It is known that the TCC is a key relay center for conveying sensory and visceral information, particularly nociceptive, from the head and orofacial region, including the cranial vasculature, to higher pain processing centers in the brain, along the trigeminohypothalamic tract to the hypothalamus,[17–20] and trigeminothalamic (or quintothalamic) tract[21–23] to the thalamus. The TCC also receives and makes projections to key areas of the brainstem involved in the processing of nociceptive information from the head, including the superior salivatory nucleus, the ventrolateral periaqueductal gray and rostral ventromedial medulla.[24–27] The TCC is therefore ideally situated, receiving inputs and projecting to all areas of the central nervous system thought to play a part in the generation of symptoms of migraine. It is clear from preclinical studies that neurons in the TCC are activated and modulated by various pathways thought to be involved in and contribute to migraine pathophysiology. In the periphery, it is known that electrical or mechanical stimulation of the trigeminal nociceptive innervation of dural blood vessels causes neuronal activation in the TCC.[9,10,28] Furthermore, activation of meningeal nociceptors with pro-inflammatory mediators sensitizes first-order neurons in the trigeminal ganglion and second-order central trigeminovascular neurons in the TCC. This causes an increase in basal firing of TCC neurons, but also hypersensitive response of TCC neurons to intracranial stimulation of the dura mater and extracranial stimulation of cutaneous facial receptive fields, that extends beyond the ophthalmic dermatome. Peripheral facial inflammatory mechanisms in the orofacial region affecting both maxillary and mandibular divisions of the trigeminal nerve also alter firing of TCC neurons. These neuronal responses in the TCC are also modulated by manipulation of brainstem and diencephalic structures, reviewed recently but summarized briefly here. Activation of the superior salivatory nucleus causes neuronal activation in the TCC.[31,32] Manipulation of the ventrolateral periaqueductal gray,[33–35] rostral ventromedial medulla and nucleus raphe magnus, can all modulate basal and/or dural-evoked nociceptive firing in the TCC, some of these responses are mediated by known anti-migraine drugs. Finally, it is known that biochemical manipulation of the posterior hypothalamus can similarly modulate basal and/or dural-evoked nociceptive firing in the TCC.[36,37] Therefore, various peripheral and central mechanisms are involved in activating and modulating trigeminovascular nociceptive pathways thought to be involved in migraine pathophysiology, and each of these pathways also has the potential to be a therapeutic target in migraine.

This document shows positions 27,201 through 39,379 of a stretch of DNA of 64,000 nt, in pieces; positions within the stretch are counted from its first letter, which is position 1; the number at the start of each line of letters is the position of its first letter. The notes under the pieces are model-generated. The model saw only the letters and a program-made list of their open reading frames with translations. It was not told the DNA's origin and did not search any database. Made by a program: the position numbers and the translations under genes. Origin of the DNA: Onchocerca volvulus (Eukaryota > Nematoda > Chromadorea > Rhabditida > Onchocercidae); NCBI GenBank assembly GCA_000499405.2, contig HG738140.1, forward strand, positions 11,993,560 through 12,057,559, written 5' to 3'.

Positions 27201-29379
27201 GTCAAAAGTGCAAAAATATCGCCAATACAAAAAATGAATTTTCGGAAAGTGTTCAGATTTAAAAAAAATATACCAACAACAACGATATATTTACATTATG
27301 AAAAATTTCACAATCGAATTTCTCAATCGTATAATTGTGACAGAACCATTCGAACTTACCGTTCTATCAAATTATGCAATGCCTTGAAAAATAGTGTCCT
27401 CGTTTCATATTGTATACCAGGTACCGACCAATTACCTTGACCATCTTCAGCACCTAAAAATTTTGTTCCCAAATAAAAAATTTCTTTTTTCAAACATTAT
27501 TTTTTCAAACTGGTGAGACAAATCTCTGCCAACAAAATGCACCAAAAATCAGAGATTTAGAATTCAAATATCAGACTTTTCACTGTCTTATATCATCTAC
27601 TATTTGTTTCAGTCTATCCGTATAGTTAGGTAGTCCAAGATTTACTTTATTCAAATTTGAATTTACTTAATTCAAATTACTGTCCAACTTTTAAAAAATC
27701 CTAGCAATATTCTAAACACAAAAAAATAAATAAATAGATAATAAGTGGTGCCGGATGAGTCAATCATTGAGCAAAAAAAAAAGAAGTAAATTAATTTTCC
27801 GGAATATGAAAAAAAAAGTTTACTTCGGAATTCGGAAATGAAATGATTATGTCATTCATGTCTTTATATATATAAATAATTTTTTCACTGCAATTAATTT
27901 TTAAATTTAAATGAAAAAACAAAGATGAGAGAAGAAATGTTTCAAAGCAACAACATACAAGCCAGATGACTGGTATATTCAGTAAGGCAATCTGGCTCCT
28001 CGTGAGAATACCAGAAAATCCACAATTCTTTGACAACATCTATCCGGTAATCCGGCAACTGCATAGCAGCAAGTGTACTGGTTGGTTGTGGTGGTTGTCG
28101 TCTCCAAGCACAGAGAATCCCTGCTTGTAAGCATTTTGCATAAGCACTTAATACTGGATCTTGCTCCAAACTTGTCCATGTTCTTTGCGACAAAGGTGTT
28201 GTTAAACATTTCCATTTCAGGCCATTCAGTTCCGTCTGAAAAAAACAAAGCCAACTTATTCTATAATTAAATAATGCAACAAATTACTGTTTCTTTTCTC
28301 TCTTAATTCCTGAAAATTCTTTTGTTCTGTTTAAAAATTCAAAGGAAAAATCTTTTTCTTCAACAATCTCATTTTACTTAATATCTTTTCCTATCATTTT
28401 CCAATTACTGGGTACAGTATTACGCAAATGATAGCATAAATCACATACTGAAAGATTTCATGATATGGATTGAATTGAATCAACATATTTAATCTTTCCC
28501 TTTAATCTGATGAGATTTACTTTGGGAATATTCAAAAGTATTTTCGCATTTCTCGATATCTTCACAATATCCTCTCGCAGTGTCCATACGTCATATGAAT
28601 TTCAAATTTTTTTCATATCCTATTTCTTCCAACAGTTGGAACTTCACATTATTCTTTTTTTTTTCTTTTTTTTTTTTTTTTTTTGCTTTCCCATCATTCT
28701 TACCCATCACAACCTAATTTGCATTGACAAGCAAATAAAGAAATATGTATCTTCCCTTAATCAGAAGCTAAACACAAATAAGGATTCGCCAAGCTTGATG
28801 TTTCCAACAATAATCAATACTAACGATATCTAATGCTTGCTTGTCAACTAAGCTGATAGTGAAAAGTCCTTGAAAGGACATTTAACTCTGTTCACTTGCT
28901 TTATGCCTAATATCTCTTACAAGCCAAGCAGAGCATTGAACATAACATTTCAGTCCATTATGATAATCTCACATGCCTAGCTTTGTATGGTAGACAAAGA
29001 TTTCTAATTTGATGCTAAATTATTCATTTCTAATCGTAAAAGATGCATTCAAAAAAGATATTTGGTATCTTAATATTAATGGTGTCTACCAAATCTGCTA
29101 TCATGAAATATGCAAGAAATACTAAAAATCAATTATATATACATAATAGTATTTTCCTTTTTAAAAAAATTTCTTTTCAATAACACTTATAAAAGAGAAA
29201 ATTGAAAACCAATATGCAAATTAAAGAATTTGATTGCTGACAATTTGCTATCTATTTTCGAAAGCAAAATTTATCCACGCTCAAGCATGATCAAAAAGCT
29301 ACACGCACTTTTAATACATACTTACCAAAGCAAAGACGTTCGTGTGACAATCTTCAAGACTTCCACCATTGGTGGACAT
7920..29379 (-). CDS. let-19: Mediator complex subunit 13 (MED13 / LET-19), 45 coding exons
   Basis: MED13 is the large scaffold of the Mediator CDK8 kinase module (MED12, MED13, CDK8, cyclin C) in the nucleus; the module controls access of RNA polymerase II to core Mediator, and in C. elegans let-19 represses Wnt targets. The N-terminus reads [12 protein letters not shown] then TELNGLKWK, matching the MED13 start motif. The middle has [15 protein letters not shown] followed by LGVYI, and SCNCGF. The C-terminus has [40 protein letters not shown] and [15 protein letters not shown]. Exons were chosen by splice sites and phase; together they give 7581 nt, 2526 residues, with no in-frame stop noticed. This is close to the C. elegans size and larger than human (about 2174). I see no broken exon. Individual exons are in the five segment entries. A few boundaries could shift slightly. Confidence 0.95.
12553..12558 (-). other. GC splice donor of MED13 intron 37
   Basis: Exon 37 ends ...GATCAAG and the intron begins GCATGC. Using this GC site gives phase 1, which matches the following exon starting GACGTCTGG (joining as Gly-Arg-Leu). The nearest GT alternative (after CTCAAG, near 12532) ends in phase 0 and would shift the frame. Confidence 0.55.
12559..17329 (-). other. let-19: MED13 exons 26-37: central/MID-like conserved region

In the last 20–30 years, theories of migraine have moved from more vascular hypotheses to the current thinking that migraine is a disorder of the brain, and it has been hypothesized to be caused by a dysfunction of neural mechanisms that mediate trigeminovascular activation,[6,7] as well as sensitization of pathways that project to the dural vasculature, and to and from brainstem and diencephalic structures. Taken together, these ideas would suggest that the TCC is well suited as a therapeutic anatomical target in the CNS for the treatment of migraine, or targets that effect neuronal inputs to the TCC. Indeed, it is thought that not only do pharmacological approaches help inhibit trigeminovascular activation to relieve migraine it is likely that device-based therapies also ultimately help by reducing the level of trigeminovascular nociceptive traffic. However, the remainder of this review will concentrate specifically, using examples of current and emerging pharmacological approaches, on how we believe many anti-migraine drugs target the TCC to abort or prevent migraine, and may even modulate neuronal projections to the TCC to alter its ability to fire, rather than more peripheral vascular mechanisms, and that this is a fruitful area for drug development for the treatment of migraine.
Expert Rev Neurother. 2013;13(9):1041-1059. © 2013 Expert Reviews Ltd.